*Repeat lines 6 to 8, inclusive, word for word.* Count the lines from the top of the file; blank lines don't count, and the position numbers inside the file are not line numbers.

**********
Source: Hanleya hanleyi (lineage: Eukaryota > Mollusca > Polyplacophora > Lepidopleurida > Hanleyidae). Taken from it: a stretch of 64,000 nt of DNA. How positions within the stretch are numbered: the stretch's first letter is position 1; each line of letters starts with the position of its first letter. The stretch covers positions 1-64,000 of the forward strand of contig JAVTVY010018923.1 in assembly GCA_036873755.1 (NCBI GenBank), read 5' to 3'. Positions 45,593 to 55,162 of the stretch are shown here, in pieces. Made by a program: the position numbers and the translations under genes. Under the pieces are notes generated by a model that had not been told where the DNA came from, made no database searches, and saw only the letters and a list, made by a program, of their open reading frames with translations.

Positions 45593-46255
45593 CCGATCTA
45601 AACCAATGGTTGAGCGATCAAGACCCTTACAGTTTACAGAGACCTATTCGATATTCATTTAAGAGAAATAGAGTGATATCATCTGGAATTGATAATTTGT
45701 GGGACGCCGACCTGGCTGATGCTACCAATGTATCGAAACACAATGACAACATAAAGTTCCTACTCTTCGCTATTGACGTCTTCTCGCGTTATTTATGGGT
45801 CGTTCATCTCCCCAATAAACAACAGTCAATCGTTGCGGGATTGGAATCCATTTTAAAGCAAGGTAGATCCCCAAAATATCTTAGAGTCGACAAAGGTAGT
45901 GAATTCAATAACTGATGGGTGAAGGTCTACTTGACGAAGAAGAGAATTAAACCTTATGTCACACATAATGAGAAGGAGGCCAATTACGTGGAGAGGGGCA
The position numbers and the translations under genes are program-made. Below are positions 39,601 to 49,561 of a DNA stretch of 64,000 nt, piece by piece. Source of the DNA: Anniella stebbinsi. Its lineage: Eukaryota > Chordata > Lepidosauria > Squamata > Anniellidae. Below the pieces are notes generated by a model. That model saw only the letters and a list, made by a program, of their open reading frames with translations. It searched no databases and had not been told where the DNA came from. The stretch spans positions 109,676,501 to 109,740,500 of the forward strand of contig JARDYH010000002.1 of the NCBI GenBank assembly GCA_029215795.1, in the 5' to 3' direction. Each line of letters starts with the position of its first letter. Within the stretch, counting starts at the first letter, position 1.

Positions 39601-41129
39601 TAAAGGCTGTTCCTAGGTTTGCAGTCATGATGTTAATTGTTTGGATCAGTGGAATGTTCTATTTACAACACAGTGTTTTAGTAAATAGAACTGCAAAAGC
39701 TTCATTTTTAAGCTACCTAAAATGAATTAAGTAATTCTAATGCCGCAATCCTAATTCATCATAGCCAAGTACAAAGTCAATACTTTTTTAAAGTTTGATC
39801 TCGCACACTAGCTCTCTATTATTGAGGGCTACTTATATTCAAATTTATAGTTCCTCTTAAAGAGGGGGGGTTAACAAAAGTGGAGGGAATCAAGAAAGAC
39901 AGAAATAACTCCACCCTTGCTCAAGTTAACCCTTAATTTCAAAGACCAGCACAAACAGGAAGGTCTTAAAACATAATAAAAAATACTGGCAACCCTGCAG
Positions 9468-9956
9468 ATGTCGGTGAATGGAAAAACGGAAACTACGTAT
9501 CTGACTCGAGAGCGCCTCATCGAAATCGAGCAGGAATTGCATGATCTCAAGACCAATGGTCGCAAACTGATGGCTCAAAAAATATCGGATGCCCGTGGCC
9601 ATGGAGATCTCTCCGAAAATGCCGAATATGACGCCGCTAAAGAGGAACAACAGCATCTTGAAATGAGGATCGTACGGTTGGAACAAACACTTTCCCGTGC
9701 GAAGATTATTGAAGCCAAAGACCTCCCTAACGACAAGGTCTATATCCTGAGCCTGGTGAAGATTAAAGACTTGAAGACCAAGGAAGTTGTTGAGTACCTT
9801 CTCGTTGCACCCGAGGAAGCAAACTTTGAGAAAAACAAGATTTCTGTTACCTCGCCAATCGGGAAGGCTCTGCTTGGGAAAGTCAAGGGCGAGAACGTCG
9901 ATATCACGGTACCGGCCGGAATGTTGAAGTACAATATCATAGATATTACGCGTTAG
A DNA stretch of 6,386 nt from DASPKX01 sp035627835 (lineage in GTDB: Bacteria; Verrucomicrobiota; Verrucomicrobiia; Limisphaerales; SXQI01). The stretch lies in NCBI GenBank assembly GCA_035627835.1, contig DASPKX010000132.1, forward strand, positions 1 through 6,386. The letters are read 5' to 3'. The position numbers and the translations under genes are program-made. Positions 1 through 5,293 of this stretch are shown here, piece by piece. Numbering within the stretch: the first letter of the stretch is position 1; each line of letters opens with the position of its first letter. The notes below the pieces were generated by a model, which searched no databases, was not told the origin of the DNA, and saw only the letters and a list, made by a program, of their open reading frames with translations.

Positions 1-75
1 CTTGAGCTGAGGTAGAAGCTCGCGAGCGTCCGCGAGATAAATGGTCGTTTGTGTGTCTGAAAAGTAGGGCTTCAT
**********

45801 CGTTCATCTCCCCAATAAACAACAGTCAATCGTTGCGGGATTGGAATCCATTTTAAAGCAAGGTAGATCCCCAAAATATCTTAGAGTCGACAAAGGTAGT
45901 GAATTCAATAACTGATGGGTGAAGGTCTACTTGACGAAGAAGAGAATTAAACCTTATGTCACACATAATGAGAAGGAGGCCAATTACGTGGAGAGGGGCA
The position numbers and the translations under genes are program-made. Below are positions 39,601 to 49,561 of a DNA stretch of 64,000 nt, piece by piece. Source of the DNA: Anniella stebbinsi. Its lineage: Eukaryota > Chordata > Lepidosauria > Squamata > Anniellidae. Below the pieces are notes generated by a model. That model saw only the letters and a list, made by a program, of their open reading frames with translations. It searched no databases and had not been told where the DNA came from. The stretch spans positions 109,676,501 to 109,740,500 of the forward strand of contig JARDYH010000002.1 of the NCBI GenBank assembly GCA_029215795.1, in the 5' to 3' direction. Each line of letters starts with the position of its first letter. Within the stretch, counting starts at the first letter, position 1.